Aberystwyth Transitions Reading Group Blog

Andy Merrifield, Ed Soja, Erik Swyngedouw and Maria Kaika debate…


Manchester University Cities group had organized the debate on Friday evening involving these big brains from around the world and focusing on a discussion of ‘whither urban studies?’ It was a heavily intellectual debate, with reference to many intense philosophers (and niggly discussions about what caused arguments between Marx and another philosopher or whether such-and-such a philosopher was a classic Marxist or not – discussions which you may gather from my tone I don’t find useful or enlightening in any way). However, one thing that emerged, at least in so many words, was the need to make urban studies (and other academic fields by implication), more political, more engaged, and more critical. On the flip side of this however was the lament that the academic world was constraining the possibility for that by forcing academics to struggle for grants which tied them down to trivial matters rather than big thoughts about society and its problems.

This was all very convincing. Yes, I thought, we should be making our work applicable, usable, and comprehensible to people outside academia. Otherwise it’s just an exercise in arguing over who is following Marx more dogmatically than who, and whether Spinoza had more valuable things to say than Hardt and Negri or Hannah Arendt. And to be perfectly honest, this doesn’t really help anything. I agree that we need to allow ourselves the space to think, deeply and extensively, about what is going on in the world, and to use whatever analytical and philosophical tools we can get our heads around in order to comprehend it, but should we feel that that is a job well done? That we need do nothing else in order to assure we make a difference? I asked Andy Merrifield, given what he had said once ‘to change space is to change life, to change life is to change space, architecture or revolution, neither can be avoided’, whether we should be aiming to shape and change space, or life, or both, and how? As Erik Swyngedouw was also standing there, I threw in the fact that with all this talk of bringing in the political, where is the action? Swyngedouw’s response was that acting without thinking is not helpful, that we need to think before jumping on whatever activist bandwagon comes along. A fair point, but then, as Merrifield pointed out, you can think yourself into complete inactivity, it’s possible to think too much. As for how to take it forward in action however, Merrifield responded that it was a question for me to answer.

With all those big brains in the room arguing for the return of the critical, political edge to theory, it is still no clearer how a person should or could take these ideas forward into life, and indeed whether there is a point to all this philosophical talk without thinking about how it could be applied to enact or encourage some kind of change. Yet, I suppose this is in fact a question (or set of questions) for us each to tackle on our own. How much do we need to think about things before acting? How should we act as a consequence of that thinking? Or should we act without feeling that our thinking about something is complete? Maybe the act of doing is a form of thinking as well. Maybe we learn more from the acting itself, than from reading all the Marx and Arendt and Spinoza and Zizek and Harvey that our brains can handle.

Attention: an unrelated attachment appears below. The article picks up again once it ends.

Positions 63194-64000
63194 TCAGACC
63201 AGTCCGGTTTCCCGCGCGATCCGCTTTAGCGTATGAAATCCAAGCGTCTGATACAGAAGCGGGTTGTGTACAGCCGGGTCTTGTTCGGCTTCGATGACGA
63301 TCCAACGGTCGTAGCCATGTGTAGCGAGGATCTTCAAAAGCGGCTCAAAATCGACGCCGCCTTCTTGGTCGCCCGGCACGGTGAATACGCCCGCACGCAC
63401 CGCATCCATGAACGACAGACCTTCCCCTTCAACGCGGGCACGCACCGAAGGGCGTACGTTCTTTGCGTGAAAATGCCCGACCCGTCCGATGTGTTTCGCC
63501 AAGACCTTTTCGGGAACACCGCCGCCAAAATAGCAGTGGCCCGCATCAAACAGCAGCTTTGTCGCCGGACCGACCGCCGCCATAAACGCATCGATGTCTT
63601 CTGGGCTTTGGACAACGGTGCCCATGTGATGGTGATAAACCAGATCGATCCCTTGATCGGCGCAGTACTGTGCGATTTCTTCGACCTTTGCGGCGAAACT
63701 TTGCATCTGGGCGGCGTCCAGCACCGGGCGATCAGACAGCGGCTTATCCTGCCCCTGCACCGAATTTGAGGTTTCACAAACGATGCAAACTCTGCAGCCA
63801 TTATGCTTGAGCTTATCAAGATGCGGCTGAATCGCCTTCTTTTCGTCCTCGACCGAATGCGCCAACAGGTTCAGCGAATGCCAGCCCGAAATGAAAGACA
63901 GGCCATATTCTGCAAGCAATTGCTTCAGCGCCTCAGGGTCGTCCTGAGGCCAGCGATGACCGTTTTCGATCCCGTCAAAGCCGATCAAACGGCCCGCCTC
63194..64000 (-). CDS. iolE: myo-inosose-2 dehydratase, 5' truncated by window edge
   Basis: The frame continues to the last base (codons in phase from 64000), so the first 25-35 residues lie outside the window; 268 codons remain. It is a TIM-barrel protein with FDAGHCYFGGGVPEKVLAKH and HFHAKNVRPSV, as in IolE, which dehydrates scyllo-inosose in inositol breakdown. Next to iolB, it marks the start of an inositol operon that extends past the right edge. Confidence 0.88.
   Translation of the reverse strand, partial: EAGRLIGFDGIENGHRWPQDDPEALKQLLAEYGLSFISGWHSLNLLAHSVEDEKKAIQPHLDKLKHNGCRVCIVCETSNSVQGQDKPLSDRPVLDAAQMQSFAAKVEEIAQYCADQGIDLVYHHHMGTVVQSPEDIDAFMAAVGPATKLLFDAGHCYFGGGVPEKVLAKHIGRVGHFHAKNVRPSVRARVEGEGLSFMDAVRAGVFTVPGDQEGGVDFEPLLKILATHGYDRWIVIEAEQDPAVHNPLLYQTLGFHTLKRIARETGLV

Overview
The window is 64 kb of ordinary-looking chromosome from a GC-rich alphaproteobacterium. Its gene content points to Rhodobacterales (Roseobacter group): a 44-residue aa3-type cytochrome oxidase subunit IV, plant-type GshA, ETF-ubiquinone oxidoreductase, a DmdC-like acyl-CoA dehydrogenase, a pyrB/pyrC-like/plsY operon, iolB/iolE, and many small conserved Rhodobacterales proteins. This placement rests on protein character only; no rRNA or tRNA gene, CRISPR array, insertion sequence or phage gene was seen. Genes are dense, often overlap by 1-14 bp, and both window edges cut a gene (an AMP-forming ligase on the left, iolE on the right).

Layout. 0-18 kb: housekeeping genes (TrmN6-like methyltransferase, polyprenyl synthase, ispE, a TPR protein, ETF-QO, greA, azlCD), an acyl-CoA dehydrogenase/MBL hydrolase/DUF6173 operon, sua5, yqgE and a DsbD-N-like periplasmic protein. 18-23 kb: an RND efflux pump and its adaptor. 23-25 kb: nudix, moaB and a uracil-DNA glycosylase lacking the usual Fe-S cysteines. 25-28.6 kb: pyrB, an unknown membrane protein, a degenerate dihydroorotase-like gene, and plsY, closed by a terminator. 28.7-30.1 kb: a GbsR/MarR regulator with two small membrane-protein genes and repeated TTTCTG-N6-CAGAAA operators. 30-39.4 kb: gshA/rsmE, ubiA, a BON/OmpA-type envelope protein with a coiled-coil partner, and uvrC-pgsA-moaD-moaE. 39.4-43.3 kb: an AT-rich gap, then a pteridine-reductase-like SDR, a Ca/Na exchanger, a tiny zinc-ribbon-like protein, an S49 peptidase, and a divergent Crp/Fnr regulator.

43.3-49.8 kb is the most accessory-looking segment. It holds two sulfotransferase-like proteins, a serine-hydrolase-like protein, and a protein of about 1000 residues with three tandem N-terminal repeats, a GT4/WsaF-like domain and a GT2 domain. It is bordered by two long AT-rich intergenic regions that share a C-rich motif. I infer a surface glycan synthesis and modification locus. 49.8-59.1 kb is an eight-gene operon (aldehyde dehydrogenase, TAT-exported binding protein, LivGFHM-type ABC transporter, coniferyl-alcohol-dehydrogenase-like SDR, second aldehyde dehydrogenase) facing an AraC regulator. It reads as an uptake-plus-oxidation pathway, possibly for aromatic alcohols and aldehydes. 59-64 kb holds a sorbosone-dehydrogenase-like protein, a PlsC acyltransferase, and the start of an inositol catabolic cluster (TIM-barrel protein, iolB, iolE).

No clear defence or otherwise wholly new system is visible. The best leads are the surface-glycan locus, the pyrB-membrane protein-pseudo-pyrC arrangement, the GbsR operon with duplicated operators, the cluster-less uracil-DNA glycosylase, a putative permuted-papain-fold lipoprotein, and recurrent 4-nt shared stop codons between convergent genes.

At the end of the day, as usual, there are always more questions than answers. Still, I feel enriched by all the thinking, and maybe the only honest answers will always be or at least lead to more questions.

3 thoughts on “Andy Merrifield, Ed Soja, Erik Swyngedouw and Maria Kaika debate…

  1. Thanks for this, Katherine. Thinking is good, but the answer you got from Erik S reminds me of a Danish story about/by (I think) Kirkegaard, who couldn’t start writing before the pen was sharpened, which couldn’t happen without choosing the right knife, which couldn’t work well before it was whetted, which couldn’t happen without the carborundum, which didn’t work without water, which….and then that day was gone! When do we know enough to act? How do we act? It would be good to explore further.
    I went to the Interpol Annual lecture where Leanne Wood explored politics in crisis. I came away inspired at Plaid’s political thinking and focus on a much more democratic democracy of citizen involvement in debate and decision making. For me the two discussions are part of the same debate; in my head they are linked in the sense that academics need to be citizens as well as academics and that we all need to consider taking our citizenly duty seriously in active engagement.

  2. Hi Lotte, thanks for the comment.The Leanne Wood lecture sounds very interesting and certainly connected. I didn’t manage to make it unfortunately, but would love to hear more about it and your thoughts on it. What did she mean by politics in crisis? Did she mean party politics? If so, I agree. I think it’s probably time for a rethink of the way we practice democracy. Fancy writing a short post about it? 🙂

  3. Pingback: ‘Whither Urban Studies?’ video from University of Manchester | Aberystwyth Transitions Reading Group Blog

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